Private Water Systems
According to the U.S. Environmental Protection Agency (EPA), individual water systems consist of the use of nonpublic sources and private water systems.
- The use of nonpublic sources consist of using bottled water or water from springs, streams, ponds, and shallow wells not intended for drinking.
- Private, or individual, water systems are composed of private ground water residential wells, cisterns, and larger private water systems that serve more than one residence.
- Private ground water wells usually supply water to an individual residence.
- Private water systems are those that serve no more than 25 people at least 60 days of the year and have no more than 15 service connections (varies by state). Each building serviced by the same private water system is considered to be a service connection for that system. Most private water systems use ground water wells.
Many people in the United States receive their water from private ground water wells.
EPA regulations that protect public drinking water systems do not apply to privately owned wells or any other individual water system, such as rainwater collection. As a result, owners of individual water systems are responsible for ensuring that their water is safe from contaminants.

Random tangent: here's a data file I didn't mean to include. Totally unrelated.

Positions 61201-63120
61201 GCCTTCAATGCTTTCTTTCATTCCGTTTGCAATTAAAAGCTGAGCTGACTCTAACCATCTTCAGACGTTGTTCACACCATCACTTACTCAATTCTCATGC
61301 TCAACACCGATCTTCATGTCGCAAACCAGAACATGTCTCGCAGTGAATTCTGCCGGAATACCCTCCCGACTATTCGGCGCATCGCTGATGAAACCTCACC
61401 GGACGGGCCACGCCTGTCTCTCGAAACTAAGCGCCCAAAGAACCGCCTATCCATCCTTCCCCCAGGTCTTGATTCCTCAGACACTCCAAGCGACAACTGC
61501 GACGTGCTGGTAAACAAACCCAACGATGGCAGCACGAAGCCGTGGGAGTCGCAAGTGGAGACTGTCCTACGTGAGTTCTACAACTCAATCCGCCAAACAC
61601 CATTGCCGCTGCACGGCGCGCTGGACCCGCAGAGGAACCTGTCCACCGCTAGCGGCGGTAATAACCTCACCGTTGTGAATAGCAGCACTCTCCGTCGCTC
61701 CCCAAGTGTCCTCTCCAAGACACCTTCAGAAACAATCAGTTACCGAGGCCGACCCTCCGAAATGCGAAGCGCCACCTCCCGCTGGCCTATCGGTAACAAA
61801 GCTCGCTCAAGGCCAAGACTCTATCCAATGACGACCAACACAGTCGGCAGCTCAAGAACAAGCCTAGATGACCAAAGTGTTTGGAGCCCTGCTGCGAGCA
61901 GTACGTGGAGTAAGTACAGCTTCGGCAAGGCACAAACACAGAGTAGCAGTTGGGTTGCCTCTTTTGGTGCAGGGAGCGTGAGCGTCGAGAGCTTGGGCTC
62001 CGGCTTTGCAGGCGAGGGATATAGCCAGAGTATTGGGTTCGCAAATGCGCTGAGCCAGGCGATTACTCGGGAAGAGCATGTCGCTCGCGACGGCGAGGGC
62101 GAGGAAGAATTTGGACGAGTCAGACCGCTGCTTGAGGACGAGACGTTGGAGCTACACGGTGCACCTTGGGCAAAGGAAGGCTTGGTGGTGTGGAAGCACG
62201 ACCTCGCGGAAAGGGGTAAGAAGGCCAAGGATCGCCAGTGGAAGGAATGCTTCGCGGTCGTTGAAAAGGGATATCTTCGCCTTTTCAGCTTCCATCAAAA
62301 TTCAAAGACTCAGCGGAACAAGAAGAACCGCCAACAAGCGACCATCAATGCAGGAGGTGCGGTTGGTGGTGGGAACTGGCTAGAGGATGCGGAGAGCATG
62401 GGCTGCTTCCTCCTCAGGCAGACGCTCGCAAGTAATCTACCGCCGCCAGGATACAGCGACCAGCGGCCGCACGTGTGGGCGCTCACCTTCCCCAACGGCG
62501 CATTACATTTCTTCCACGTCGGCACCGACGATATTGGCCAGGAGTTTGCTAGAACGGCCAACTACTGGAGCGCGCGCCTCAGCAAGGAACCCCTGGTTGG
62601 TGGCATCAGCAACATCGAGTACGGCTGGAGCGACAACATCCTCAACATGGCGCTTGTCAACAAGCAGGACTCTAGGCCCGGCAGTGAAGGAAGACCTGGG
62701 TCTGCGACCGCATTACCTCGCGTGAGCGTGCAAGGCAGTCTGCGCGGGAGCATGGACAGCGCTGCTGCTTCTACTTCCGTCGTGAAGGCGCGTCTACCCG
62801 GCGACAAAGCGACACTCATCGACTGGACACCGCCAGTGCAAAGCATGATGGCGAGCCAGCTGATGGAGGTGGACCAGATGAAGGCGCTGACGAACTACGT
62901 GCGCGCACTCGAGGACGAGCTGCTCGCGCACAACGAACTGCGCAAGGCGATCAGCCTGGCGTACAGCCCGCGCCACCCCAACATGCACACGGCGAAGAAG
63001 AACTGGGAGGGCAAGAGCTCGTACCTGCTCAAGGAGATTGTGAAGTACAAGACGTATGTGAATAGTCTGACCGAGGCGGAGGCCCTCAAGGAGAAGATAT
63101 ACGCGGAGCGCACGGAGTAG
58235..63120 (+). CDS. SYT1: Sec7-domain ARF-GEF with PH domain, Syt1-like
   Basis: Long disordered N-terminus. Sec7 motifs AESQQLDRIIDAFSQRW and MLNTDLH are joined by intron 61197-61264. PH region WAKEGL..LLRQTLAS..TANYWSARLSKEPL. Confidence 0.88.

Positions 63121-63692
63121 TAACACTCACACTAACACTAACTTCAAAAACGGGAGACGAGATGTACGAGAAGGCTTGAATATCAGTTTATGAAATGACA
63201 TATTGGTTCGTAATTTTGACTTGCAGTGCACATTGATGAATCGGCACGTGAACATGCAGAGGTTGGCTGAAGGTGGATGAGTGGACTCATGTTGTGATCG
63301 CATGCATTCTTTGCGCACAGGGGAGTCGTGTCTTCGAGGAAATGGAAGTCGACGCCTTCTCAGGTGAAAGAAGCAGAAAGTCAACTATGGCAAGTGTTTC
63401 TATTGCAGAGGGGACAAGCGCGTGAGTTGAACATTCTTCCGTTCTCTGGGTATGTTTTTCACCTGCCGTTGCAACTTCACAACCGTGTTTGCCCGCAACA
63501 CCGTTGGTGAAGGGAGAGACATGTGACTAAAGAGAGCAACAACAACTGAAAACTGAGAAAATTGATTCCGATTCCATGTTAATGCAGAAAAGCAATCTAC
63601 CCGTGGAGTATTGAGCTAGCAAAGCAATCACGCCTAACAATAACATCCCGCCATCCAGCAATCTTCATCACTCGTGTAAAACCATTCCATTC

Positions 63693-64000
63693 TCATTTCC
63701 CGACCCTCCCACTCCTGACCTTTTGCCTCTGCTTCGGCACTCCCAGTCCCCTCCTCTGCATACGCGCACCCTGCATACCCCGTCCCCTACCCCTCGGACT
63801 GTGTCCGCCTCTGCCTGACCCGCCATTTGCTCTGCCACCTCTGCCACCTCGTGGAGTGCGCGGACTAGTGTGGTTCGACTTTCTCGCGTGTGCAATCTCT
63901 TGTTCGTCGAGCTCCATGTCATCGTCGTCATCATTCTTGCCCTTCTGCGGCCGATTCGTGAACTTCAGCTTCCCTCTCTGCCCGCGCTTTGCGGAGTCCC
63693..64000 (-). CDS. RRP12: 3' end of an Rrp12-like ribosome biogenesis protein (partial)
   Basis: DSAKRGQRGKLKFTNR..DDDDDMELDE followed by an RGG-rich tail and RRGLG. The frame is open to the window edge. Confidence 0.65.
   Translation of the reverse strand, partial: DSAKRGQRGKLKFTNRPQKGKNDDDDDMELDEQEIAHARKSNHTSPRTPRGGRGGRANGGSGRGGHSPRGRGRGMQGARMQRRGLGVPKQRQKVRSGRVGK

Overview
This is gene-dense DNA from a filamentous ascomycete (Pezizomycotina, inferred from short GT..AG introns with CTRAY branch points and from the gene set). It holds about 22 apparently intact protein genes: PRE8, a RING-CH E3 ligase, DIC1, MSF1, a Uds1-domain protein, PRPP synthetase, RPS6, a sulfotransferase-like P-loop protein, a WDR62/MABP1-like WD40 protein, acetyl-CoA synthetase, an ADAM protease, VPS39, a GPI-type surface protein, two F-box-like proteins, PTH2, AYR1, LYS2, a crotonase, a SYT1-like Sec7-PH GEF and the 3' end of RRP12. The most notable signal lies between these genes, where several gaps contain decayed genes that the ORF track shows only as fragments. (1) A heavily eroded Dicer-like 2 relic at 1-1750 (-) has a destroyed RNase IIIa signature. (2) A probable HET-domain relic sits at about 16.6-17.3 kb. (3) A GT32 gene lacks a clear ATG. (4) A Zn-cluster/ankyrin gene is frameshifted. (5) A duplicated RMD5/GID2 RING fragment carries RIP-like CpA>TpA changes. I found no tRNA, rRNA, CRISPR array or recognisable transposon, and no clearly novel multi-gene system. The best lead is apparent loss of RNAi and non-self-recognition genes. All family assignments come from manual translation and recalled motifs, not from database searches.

- Hepatitis A
- E. coli
- Cryptosporidium, Salmonella (tie)
- Arsenic, Gasoline, Nitrate, Phenol, Selenium, Yersinia enterocolitica (tie)
For a complete listing of water-related surveillance data, see CDC’s Surveillance Reports for Drinking Water-associated Disease & Outbreaks.
- Private Well Water and Fluoride
- Prevention & Control - Immunocompromised Persons
- Surveillance Reports for Drinking Water-associated Disease & Outbreaks
- EPA - Poor Water Quality and Human HealthExternal
- EPA - Setting Standards for Safe Drinking WaterExternal
- U.S. Geological Survey (USGS) Water Quality InformationExternal
- Don't Drink Water from Roadside SpringsExternal
*1971-2010; Ordered from highest to lowest frequency (i.e., #1 is the most-commonly reported etiology). Several etiologies were reported only once, resulting in a ‘Top 7’ list. Calculations include etiologic agents from outbreaks with multiple etiologies. Excludes outbreaks with known contamination at point of use (Deficiency 11A, etc.), unless non-POU outbreak deficiencies were also listed. Does not include historic legionellosis outbreaks reported in the 2007-2008 data summary due to missing drinking water system information.